JEFFERSON — The Jefferson County Health Department is one of 26 Wisconsin counties investigating cases of severe lung disease associated with using vaping devices to inhale THC-containing products.
The Wisconsin Department of Health Services is aware of 60 confirmed cases, as of Sept. 26. There are 14 patients whose records need further investigation, the release said.
Jefferson County Health Department director Gail Scott couldn’t confirm the number of cases in Jefferson County, but she said it was more than one and fewer than five.
The other affected counties are Adams, Brown, Dane, Dodge, Door, Fond du Lac, Grant, Green, Kenosha, La Crosse, Marathon, Milwaukee, Monroe, Outagamie, Portage, Racine, Sauk, Sheboygan, St. Croix, Vernon, Walworth, Washington, Waukesha, Waupaca, and Winnebago.
Most of the individuals affected in Wisconsin have been adolescents and young adults, she said. Patients often have a wide range of initial symptoms but go on to develop severe respiratory illness that requires hospitalization and sometimes a ventilator.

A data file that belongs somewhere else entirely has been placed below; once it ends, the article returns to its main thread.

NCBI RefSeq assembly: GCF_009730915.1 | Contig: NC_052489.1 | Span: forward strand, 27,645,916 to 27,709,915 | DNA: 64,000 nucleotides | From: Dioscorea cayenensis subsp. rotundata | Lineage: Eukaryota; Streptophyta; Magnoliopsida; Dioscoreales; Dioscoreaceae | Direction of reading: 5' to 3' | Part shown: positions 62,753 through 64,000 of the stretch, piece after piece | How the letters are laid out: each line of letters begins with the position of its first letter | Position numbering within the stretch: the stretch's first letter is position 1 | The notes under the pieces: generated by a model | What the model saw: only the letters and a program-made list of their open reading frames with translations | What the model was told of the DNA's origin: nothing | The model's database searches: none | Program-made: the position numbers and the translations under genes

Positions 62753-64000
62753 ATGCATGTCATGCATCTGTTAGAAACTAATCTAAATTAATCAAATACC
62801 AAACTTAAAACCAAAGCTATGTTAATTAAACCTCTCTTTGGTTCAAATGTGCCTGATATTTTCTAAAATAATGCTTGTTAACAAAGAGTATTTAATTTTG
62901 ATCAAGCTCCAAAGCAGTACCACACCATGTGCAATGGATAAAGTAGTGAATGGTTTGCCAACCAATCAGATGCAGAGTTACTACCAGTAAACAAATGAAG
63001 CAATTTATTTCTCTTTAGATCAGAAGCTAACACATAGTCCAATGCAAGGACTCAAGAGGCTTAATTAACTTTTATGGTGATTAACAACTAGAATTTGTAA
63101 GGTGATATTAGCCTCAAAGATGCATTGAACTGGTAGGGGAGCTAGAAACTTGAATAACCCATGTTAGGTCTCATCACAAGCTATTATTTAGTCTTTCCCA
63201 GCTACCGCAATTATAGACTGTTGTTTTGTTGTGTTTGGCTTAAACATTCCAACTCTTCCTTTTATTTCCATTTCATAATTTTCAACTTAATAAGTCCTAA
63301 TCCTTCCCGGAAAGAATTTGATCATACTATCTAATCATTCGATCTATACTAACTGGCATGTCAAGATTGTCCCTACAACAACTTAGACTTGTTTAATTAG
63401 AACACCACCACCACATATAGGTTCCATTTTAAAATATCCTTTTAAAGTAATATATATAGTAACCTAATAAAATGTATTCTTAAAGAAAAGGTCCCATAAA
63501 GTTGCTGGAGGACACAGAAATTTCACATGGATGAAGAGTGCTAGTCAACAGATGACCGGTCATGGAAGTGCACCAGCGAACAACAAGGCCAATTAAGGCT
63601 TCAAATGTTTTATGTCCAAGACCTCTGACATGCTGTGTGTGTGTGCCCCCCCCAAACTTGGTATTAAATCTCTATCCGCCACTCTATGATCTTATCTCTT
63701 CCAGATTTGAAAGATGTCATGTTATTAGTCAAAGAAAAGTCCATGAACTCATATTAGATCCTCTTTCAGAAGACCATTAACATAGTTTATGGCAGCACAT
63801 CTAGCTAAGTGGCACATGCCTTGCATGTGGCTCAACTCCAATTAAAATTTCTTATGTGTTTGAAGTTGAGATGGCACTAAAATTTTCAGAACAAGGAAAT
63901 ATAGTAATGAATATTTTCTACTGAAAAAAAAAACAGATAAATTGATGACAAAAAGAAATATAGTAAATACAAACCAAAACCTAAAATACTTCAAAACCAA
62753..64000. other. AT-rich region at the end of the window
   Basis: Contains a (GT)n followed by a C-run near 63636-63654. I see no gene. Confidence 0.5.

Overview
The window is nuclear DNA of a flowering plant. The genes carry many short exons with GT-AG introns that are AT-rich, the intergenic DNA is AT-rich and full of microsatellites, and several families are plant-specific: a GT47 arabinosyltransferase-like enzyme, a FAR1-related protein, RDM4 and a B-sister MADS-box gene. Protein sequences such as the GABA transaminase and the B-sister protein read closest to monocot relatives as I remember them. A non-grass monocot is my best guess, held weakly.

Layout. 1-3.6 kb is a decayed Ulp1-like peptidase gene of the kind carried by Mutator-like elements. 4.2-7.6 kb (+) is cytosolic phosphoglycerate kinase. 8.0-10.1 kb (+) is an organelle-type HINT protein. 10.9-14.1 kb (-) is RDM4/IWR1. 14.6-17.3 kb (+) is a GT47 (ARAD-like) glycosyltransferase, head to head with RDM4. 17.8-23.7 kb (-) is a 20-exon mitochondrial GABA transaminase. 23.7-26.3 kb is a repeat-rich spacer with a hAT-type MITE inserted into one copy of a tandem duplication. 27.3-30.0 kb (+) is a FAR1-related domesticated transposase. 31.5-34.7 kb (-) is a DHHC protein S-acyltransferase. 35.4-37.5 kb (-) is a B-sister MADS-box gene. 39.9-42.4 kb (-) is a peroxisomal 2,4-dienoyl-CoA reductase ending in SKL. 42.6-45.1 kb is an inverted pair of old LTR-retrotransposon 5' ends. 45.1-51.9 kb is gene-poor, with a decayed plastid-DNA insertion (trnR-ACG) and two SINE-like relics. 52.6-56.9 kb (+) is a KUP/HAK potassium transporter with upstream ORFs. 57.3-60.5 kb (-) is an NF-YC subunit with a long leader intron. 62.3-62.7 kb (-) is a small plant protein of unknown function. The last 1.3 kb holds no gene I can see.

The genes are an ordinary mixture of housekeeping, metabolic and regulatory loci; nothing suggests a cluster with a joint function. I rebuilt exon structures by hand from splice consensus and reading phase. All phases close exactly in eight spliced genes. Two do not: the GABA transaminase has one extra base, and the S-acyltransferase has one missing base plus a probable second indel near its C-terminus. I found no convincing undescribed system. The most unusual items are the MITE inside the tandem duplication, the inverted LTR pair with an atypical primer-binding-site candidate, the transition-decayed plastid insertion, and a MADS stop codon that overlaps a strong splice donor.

Illnesses related to the vaping of THC has become a nationwide concern. There have been 805 cases of lung injury in 46 states and one U.S. territory, according to the Centers for Disease Control.
Most of these cases involved men between the ages of 18 and 34, according to CDC data.
Scott said there’s still a lot of investigating the county health department, the area service providers and the state Department of Health Services need to do.
“We’re trying to figure it out, it’s really difficult,” Scott said. “There’s a lot of complicating factors in trying to follow up and figure out what liquids they vaped and what device they were using.”
The problem has become a major concern in high schools across the country, with 25 percent of high school seniors reporting vaping in 2019, according to the National Institutes of Health.
In Jefferson County, the effort has turned to trying to curb the problem.
“We just have to hope we can get the education out there and get people to stop vaping,” Scott said.
Now that there are cases reported in the county, the Health Department has to work with the service providers and the state to get as much information on the patients as possible.
“We get it reported to us and we have to work with the state or hospital for follow-up interviews,” Scott said. “If possible, the devices need to be collected and sent into the state for testing.”